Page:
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- Describe two defining characteristics of a project.
- Understand project levels and organization priorities.
- Describe the organizational options for managing projects.
Before elaborating further on project management, let’s first identify what a project is and how projects come about. PMI defines a project by its two key characteristics: it is temporary and undertaken to create a product, service, or result that is unique.1 Projects are undertaken by various organizations to better fulfill their purposes.
Organizations fulfill societal functions (e.g. economic, religious, community support, government, etc.) Local factories, churches, and hospitals are all organizations that provide some social or community need. Factories create wealth and jobs, churches provide spiritual and common social needs for communities, and government organizations provide regulations and services that allow for an orderly society. These organizations have different views of time and each organization develops an operational approach to accomplishing the purpose of the organization over that time horizon. For example, a religious group might begin construction of a cathedral that would take several lifetimes to complete, government performance is reviewed at election time, and a publicly owned company must justify its use of money each year in the annual report.
Organizations operate to effectively and efficiently produce the product or service that achieves the organization’s purpose and goals as defined by the key stakeholders—those who have a share or interest in the organization. An organization seeks to develop stable and predictable work processes and then improve those work processes over time through increased quality, reduced costs, and shorter delivery times. Total quality management, lean manufacturing, and several other management philosophies and methodologies have focused on providing the tools and processes for increasing the effectiveness and efficiency of the organization. Historically, these methodologies focused on creating incremental and continuous improvement in work processes. More recently, organizations are increasingly focused on step changes that take advantage of new technologies to create a significant improvement in the effectiveness or efficiency of the organization.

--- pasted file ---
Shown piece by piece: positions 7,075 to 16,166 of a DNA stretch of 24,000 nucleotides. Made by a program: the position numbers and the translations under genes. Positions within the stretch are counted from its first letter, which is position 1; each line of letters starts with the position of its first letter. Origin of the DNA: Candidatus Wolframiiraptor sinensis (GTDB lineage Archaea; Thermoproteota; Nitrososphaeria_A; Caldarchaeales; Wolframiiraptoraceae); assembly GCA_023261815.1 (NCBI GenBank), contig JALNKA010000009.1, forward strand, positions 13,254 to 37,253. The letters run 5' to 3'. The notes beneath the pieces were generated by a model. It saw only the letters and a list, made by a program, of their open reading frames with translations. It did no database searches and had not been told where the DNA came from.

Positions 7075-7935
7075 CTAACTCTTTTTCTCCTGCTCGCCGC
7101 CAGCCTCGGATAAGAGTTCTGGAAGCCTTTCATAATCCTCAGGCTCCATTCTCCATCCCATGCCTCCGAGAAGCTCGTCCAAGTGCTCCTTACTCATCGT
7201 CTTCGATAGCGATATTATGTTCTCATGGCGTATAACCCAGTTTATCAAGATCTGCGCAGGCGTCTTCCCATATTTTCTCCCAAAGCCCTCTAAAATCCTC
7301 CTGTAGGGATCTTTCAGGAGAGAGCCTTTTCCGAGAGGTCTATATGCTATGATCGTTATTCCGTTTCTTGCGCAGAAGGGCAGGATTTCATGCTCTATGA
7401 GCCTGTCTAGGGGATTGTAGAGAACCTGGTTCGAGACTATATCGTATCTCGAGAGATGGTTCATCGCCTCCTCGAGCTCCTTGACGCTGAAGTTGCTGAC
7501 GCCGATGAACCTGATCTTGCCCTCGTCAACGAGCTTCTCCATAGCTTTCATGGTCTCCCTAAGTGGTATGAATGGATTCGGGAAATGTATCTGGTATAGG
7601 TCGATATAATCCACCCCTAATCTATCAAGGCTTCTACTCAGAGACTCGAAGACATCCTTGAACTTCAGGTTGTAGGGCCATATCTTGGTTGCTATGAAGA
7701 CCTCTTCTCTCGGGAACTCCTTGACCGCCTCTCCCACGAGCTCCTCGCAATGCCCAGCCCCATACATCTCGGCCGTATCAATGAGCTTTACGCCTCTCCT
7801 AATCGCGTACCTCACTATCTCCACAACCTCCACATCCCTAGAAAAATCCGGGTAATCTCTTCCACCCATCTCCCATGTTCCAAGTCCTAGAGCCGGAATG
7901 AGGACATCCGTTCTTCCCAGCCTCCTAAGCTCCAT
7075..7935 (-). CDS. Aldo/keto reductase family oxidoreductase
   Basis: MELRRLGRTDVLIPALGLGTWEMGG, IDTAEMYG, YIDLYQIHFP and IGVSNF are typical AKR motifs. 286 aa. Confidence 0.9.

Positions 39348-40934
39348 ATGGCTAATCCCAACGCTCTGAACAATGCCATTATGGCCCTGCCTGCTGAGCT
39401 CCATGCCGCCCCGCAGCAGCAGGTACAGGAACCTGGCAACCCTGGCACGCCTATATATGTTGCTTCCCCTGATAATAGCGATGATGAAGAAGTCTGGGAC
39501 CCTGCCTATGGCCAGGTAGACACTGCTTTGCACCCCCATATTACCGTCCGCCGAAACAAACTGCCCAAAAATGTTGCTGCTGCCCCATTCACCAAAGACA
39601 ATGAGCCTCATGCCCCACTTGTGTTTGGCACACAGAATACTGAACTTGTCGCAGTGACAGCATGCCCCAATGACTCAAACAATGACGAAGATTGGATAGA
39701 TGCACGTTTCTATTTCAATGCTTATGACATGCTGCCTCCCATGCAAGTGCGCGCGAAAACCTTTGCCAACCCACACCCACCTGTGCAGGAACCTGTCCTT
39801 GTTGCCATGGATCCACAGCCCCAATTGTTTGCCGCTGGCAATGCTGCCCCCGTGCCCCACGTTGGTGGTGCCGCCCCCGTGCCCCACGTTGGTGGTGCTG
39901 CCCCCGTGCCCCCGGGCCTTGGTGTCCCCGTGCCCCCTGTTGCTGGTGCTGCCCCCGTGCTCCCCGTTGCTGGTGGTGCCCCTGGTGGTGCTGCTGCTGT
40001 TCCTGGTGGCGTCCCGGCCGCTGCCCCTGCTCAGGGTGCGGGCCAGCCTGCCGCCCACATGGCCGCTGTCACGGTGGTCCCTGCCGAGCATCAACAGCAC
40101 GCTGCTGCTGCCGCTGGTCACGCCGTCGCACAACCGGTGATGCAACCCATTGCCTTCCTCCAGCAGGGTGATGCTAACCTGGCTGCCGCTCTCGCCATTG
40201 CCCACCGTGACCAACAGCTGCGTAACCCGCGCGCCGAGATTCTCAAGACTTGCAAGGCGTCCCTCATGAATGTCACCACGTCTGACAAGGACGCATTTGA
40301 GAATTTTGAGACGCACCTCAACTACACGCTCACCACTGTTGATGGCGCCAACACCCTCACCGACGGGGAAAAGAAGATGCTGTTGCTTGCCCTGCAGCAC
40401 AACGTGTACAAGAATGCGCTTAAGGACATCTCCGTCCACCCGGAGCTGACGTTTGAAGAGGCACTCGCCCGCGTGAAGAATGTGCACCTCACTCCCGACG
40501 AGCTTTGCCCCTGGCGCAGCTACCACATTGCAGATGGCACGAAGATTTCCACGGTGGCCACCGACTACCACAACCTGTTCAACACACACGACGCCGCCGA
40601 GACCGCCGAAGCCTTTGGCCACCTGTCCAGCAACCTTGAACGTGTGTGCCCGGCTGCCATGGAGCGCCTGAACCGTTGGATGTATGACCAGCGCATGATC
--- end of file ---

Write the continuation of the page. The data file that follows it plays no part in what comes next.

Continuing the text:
Often, these initiatives to increase organizational effectiveness or efficiency are identified as projects. Economic organizations might initiate a project to produce a new product, to introduce or revamp work processes to significantly reduce product costs, or to merge with other organizations to reduce competition or lower costs and generate additional profits. A social organization, such as a hospital, may build a new wing, introduce a new service, or design new work processes to reduce costs. A government organization may introduce a new software program that handles public records more efficiently, build a new road to reduce congestion, or combine departments to reduce costs.
Each of the initiatives meets our definition of a project. Each is a temporary endeavor and produces a unique product or service. Projects are also defined within the context of larger projects as the following example illustrates.
National Energy Saving Education Plan
Organizing to Manage Projects
Because project management is different from operations (organizational) management, projects are handled best by people who are trained in project management. This expertise can be obtained by hiring an outside consulting firm that specializes in project management or by developing an in-house group.